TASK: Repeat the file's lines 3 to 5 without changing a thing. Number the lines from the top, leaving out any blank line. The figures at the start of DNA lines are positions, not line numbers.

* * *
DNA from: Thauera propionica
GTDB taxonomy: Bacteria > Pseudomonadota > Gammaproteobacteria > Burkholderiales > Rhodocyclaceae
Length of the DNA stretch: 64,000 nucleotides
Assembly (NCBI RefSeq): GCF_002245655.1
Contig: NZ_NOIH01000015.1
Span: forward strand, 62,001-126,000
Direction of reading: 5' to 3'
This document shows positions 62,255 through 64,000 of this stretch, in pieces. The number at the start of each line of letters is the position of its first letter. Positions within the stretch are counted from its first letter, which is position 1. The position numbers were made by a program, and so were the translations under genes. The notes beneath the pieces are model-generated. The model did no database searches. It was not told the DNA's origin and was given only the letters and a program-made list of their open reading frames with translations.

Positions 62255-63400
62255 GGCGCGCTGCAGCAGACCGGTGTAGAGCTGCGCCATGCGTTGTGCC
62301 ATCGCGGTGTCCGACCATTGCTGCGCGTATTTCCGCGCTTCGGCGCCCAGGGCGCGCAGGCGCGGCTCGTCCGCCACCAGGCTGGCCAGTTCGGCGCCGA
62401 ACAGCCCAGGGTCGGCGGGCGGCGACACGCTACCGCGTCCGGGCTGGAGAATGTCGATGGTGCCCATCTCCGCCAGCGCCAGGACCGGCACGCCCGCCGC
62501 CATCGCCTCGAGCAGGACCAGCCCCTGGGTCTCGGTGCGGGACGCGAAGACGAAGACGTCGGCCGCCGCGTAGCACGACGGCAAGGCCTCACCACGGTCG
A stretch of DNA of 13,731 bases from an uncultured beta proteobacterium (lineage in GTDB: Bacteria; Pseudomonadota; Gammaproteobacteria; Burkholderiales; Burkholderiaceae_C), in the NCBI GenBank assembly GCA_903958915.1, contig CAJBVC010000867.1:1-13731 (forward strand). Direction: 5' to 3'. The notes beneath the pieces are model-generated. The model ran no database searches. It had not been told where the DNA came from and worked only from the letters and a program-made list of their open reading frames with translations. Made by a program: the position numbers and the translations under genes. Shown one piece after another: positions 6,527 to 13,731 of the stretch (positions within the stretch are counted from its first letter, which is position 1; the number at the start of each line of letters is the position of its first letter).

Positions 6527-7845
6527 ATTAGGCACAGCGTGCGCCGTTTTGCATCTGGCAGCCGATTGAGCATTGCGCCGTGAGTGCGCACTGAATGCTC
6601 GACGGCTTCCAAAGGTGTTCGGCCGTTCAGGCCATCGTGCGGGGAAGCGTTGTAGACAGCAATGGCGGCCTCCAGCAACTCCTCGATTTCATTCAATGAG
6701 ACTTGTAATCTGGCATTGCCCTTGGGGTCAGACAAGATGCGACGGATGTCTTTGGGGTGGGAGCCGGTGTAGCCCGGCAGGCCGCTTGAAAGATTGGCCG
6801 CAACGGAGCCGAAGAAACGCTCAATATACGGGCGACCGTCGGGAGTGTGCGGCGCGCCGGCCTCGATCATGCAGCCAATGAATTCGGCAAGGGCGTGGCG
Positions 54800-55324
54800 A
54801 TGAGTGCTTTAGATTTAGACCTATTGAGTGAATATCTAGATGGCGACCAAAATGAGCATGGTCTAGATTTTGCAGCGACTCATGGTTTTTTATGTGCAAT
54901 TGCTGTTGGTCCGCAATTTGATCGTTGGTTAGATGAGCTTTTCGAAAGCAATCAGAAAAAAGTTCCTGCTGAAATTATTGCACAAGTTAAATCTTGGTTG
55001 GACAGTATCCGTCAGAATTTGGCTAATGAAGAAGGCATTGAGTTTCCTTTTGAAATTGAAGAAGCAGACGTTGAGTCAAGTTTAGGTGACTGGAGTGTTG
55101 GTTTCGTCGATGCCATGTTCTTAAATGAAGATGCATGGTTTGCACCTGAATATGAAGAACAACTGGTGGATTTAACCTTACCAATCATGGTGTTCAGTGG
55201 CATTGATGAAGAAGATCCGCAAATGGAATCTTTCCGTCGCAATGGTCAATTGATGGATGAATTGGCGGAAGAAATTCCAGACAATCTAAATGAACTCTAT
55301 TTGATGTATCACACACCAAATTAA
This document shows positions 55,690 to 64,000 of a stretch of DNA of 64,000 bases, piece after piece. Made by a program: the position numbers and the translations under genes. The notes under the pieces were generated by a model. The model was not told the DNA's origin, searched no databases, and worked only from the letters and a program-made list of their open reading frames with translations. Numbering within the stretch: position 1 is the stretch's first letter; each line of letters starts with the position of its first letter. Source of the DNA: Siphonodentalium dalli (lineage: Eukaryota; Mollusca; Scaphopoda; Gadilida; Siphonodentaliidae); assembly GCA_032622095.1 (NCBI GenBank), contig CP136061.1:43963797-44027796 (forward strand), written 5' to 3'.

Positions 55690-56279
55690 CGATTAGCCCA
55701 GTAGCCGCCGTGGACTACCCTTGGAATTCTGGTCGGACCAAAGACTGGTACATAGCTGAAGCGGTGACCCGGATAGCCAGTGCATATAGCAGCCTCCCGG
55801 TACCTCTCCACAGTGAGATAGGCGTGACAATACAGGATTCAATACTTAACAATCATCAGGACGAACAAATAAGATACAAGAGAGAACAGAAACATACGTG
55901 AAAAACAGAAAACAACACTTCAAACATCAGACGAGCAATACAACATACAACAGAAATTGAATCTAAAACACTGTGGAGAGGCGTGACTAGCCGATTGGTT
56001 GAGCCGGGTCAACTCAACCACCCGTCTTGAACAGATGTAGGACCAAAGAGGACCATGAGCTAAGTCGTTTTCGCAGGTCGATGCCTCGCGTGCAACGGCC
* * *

Length of the DNA stretch: 64,000 nucleotides
Assembly (NCBI RefSeq): GCF_002245655.1
Contig: NZ_NOIH01000015.1